Figuring out Pope Francis’ position on Russia’s war in Ukraine has been somewhat confusing – particularly for Ukrainians.

On Saturday, Sept. 23, the pope made comments that seemed critical of an announcement by Polish Prime Minister Mateusz Morawiecki – who said that Warsaw would send no further arms to Ukraine due to a trade dispute.

“We should not play games with the martyrdom of this people. We have to help them resolve things… I see now that some countries are moving backwards, not wanting to give (Ukraine) arms. A process is starting in which the martyr certainly will be the Ukrainian people and that is an ugly thing,” the pope said in comments reported by Reuters.

The Pope had been on a plane returning from a trip to the French port city of Marseilles. He’d been asked by a reporter whether he was frustrated that his efforts to bring about peace had not succeeded. The Pope had sent an envoy, Italian Cardinal Matteo Zuppi to Kyiv, Moscow, Washington and Beijing to meet with leaders with this goal.


There was a similar translation of the pope’s words from AP News.

“I’ve seen now that some countries are pulling back and aren’t giving weapons. This will start a process where the martyrdom is the Ukrainian people, certainly. And this is bad.”

But, according to Reuters, in later comments on the same day, Vatican spokesman Matteo Bruni “said the pope was not taking a stand on whether countries should continue to send weapons to Ukraine or stop sending them.”

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Ukrainian President Volodymyr Zelensky urged Ukrainians to stay strong and not to allow daily Russian shelling to break their spirits.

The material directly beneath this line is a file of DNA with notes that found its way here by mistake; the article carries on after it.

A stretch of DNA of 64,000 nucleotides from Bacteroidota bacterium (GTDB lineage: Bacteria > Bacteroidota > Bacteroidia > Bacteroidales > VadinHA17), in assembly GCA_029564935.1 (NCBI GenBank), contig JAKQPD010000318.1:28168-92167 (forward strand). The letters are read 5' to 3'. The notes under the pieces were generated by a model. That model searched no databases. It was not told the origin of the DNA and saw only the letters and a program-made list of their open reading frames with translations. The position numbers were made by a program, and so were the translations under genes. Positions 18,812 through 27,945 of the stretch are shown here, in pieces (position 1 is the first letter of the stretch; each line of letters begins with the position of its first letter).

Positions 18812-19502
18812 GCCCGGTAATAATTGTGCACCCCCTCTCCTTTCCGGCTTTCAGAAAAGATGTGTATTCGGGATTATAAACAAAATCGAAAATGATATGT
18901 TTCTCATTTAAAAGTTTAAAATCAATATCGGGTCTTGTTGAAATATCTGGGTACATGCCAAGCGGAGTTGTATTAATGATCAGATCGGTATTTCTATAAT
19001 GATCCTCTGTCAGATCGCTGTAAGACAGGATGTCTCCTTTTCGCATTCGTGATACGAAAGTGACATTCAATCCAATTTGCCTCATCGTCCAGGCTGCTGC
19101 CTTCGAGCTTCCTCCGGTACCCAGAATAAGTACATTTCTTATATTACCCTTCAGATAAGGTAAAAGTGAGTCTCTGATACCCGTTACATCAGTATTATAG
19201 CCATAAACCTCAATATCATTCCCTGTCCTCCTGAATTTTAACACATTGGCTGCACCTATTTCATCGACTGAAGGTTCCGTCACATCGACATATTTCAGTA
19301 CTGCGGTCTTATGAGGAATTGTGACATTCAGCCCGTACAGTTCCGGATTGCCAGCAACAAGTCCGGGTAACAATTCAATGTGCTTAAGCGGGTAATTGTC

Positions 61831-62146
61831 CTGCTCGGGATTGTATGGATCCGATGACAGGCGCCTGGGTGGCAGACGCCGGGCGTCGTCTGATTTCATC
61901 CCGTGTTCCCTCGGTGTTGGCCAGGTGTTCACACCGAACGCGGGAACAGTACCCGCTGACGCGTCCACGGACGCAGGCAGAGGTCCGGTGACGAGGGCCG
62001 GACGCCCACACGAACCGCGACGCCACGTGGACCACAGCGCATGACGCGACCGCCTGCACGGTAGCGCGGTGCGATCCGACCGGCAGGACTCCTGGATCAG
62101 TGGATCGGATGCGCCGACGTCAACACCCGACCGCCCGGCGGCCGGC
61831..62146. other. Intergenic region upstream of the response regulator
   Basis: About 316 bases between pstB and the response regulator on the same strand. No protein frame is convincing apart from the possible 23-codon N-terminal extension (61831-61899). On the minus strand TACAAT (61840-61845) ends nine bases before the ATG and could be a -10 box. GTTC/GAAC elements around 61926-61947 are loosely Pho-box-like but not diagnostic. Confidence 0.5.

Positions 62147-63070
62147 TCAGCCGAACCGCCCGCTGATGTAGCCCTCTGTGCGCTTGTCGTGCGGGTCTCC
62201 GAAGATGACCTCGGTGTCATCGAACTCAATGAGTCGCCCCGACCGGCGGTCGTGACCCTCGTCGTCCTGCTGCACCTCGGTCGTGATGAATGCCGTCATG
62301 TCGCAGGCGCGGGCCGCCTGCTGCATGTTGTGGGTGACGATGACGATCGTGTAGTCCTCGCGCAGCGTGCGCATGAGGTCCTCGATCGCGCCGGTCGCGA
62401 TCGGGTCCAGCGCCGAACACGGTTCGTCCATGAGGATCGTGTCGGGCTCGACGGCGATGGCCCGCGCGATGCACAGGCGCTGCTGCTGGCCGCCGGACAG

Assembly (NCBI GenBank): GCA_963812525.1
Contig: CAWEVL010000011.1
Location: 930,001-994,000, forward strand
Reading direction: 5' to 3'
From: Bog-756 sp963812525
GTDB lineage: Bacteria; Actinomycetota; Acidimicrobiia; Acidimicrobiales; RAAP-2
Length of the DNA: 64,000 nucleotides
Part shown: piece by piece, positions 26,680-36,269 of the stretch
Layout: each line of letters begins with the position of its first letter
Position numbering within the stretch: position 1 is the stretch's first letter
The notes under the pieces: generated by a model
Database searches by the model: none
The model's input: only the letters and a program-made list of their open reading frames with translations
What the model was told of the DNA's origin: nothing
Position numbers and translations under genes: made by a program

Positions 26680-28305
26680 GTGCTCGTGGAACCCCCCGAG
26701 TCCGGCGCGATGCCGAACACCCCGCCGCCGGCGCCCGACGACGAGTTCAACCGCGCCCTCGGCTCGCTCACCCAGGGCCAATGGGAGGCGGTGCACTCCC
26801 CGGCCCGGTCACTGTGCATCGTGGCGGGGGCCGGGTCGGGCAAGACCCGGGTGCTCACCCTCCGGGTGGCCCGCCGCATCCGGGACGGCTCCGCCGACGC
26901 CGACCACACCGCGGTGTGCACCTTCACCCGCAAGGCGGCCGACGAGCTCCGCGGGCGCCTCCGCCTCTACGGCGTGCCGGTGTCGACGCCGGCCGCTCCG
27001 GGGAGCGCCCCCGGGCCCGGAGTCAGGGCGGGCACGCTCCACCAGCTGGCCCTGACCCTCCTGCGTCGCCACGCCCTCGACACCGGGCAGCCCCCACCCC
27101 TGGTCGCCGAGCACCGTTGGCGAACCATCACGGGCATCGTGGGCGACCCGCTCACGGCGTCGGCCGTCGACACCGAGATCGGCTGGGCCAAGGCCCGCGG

“It was a reflection on the consequences of the arms industry: the pope, with a paradox, was saying that those who traffic in weapons never pay the consequences of their choices but leave them to be paid by people, like the Ukrainians, who have been martyred,” Bruni said.

While the pope is and has been critical of the arms industry – the quote from AP and Reuters seems to contradict Bruni’s later statement, as it’s reported.


Furthermore, according to a Sept. 16 report by Reuters, the pope has said that supplying weapons to Ukraine is morally acceptable for self-defense.

 “This is a political decision which can be moral – morally acceptable – if it is done under conditions of morality,” Pope Francis said, seeming to imply that in Ukraine’s case, it was. “Self-defense is not only licit but also an expression of love for the homeland. Someone who does not defend oneself, who does not defend something, does not love it. Those who defend (something) love it.”

In further comments, he said, “It can be immoral if the intention is provoking more war, or to sell arms or dump arms that (a country) no longer needs. The motivation is what in large part qualifies the morality of this action.”

But, what made things more confusing for Ukrainians, in a video message to young Catholic Russians on Aug. 25, the pontiff said that they should remember that they were “children of great Russia, of great saints, of kings, of Peter the Great, of Catherine II, of a Russian people of great culture and great humanity.”


This drew a reaction from Ukraine’s Eastern Rite Catholic bishops who said that the pope’s comments caused “pain, suffering” and “a certain disappointment” among Ukrainians.

The Ukrainian bishops said that the Kremlin welcomed the Pope’s remarks and said that they’d been “used by Russian propaganda to justify and support the murderous ideology of the ‘Russian world.’”

But the Pope said that this was not his intention.

“I want to assure you of my solidarity with you and constant prayerful closeness. I am with the Ukrainian people,” Pope Francis said in a statement after the meeting. “I wasn’t thinking about imperialism when I said that, I was talking about culture.”

With Pope Francis apparently critical of countries pulling back from providing Ukraine with weapons and then his spokesman, after, as reported, saying that the pope was only referring to how the weapons industry has benefitted from Russia’s full-scale invasion of Ukraine – there has been fertile ground for confusion in Kyiv.

In a Tweet on the social media platform X for instance, People’s Deputy Kira Rudik, who heads the Holos political party, took the Pope’s comments to mean that he does not support military aid for Ukraine at all.


“Pope Francis’ stance about the war has always sounded weird. This time he told countries not to ‘play games’ with Ukraine on military aid. Any other ideas how to survive when you are attacked by armed to teeth russian terrorists?”

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